Climate change feedback

climate feedbackfeedbackfeedbacksclimate change feedbacksself-reinforcing feedbacksclimate system feedbacksdamped by negative feedbacks and enhanced by positive feedbacksfeedback loopfeedback loops within the climate systempositive and negative climate change feedbacks
Climate change feedback is important in the understanding of global warming because feedback processes may amplify or diminish the effect of each climate forcing, and so play an important part in determining the climate sensitivity and future climate state.wikipedia
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Climate sensitivity

Equilibrium climate sensitivity50% increase in atmospheric CO2are net positive
Climate change feedback is important in the understanding of global warming because feedback processes may amplify or diminish the effect of each climate forcing, and so play an important part in determining the climate sensitivity and future climate state.
A component of climate sensitivity is directly due to radiative forcing, for instance by, and a further contribution arises from climate feedback, both positive and negative.

Tipping points in the climate system

tipping pointrunaway climate changetipping points
Large positive feedbacks can lead to effects that are abrupt or irreversible, depending upon the rate and magnitude of the climate change.
There are many positive and negative feedbacks to global temperatures and the carbon cycle that have been identified.

Runaway greenhouse effect

Hothouse Earthrunaway greenhouserunaway global warming
The sudden release of large amounts of natural gas from methane clathrate deposits, in a runaway global warming event, has been hypothesized as a cause of past and possibly future climate changes.
Positive climate change feedbacks amplify changes in the climate system, and can lead to destabilizing effects for the climate.

Negative feedback

negative feedback loopnegative-feedbacknegative
Positive feedback amplifies the change in the first quantity while negative feedback reduces it.

Climate system

The term "forcing" means a change which may "push" the climate system in the direction of warming or cooling.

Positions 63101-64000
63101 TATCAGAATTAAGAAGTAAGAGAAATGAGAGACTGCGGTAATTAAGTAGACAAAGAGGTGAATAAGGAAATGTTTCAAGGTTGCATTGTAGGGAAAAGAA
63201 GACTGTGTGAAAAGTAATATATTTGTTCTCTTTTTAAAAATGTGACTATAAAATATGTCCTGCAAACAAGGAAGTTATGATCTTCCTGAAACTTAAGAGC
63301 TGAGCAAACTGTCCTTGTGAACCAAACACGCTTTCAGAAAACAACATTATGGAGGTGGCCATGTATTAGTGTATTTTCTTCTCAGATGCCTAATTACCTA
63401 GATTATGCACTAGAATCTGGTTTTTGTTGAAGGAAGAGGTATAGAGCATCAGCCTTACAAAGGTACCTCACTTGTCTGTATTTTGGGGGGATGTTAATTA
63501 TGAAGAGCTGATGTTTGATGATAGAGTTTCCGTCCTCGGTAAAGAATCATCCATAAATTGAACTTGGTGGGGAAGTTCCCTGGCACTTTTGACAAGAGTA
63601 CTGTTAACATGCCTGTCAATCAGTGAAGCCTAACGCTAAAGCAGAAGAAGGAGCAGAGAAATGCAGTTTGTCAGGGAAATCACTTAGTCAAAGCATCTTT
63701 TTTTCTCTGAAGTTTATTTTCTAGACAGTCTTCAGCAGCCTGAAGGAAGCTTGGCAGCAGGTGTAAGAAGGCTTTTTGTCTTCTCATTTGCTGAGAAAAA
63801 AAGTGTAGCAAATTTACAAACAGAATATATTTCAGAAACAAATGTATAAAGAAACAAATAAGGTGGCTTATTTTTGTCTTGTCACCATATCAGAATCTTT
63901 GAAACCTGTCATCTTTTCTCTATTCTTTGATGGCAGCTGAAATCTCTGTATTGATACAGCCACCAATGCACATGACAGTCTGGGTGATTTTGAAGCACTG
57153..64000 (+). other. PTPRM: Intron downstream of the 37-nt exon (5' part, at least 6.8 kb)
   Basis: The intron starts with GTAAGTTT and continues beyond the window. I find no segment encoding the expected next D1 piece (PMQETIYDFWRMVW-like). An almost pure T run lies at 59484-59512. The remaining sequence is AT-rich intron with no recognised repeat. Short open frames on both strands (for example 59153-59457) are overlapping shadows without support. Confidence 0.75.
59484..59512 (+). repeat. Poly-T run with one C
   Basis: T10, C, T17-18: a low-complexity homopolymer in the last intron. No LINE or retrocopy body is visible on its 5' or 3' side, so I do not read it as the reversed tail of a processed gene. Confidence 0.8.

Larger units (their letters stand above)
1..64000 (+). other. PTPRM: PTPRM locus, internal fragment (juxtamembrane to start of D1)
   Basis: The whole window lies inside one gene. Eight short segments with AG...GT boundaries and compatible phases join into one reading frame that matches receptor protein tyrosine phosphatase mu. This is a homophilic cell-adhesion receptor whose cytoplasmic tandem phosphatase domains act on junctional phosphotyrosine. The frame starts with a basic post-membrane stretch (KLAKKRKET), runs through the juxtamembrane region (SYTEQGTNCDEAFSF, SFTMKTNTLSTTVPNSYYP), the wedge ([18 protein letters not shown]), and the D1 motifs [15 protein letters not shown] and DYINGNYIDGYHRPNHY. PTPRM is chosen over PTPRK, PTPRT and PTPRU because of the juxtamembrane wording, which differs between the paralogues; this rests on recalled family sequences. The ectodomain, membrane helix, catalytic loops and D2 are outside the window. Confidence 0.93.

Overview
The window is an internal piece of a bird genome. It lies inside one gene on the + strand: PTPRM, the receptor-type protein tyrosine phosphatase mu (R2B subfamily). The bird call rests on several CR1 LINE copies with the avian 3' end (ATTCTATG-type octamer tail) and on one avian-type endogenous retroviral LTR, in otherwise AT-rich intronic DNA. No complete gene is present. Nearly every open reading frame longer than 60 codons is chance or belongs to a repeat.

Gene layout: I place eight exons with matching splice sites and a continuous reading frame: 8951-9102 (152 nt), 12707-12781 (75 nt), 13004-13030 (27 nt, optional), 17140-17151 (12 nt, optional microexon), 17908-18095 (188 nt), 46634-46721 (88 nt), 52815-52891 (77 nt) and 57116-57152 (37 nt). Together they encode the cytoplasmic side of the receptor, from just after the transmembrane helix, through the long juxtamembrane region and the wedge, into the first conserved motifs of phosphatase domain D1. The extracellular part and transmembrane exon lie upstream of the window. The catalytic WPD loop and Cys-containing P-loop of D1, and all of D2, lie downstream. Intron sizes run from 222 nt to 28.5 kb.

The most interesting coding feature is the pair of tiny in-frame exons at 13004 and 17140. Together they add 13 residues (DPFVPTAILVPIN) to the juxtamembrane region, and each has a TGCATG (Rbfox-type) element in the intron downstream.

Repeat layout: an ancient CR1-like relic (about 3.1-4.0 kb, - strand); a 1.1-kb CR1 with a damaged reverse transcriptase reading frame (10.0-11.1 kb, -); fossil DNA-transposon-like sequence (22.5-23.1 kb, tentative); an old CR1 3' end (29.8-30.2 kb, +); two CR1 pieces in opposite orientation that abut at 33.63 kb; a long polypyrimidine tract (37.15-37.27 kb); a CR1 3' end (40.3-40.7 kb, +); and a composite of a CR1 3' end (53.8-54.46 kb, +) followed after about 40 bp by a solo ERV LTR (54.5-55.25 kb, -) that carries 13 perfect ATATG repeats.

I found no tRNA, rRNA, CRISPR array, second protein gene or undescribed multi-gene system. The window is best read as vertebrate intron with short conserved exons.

The initial response of a component to an external forcing can be damped by negative feedbacks and enhanced by positive feedbacks.

Methane

methane gasCH 4 liquid methane
The melting of its permafrost is likely to lead to the release, over decades, of large quantities of methane.
Climate change can increase atmospheric methane levels by increasing methane production in natural ecosystems, forming a Climate change feedback.

Special Report on Emissions Scenarios

SRESEmissions Scenariosemissions pathways
Their study projected changes in permafrost based on a medium greenhouse gas emissions scenario (SRES A1B).
There are also uncertainties regarding future changes in the Earth's biosphere and feedbacks in the climate system.

Polar amplification

Arctic amplificationamplified response of the Arcticamplified in polar regions
Albedo change is also the main reason why IPCC predict polar temperatures in the northern hemisphere to rise up to twice as much as those of the rest of the world, in a process known as polar amplification.
Some examples of climate system feedbacks thought to contribute to recent polar amplification include the reduction of snow cover and sea ice, changes in atmospheric and ocean circulation, the presence of anthropogenic soot in the Arctic environment, and increases in cloud cover and water vapor.

IPCC Third Assessment Report

Third Assessment ReportThirdTAR
The IPCC Third Assessment Report, published in 2001, looked at possible rapid increases in methane due either to reductions in the atmospheric chemical sink or from the release of buried methane reservoirs.

Climate inertia

climate change that they prevent is itself delayedinertialag
Climate inertia is the phenomenon by which climate systems show resistance or slowness to changes in significant factors, such as greenhouse gas levels. In the context of climate change, this means that mitigation strategies, such as the stabilization of greenhouse emissions, might show a slow response due to the action of complex feedback systems.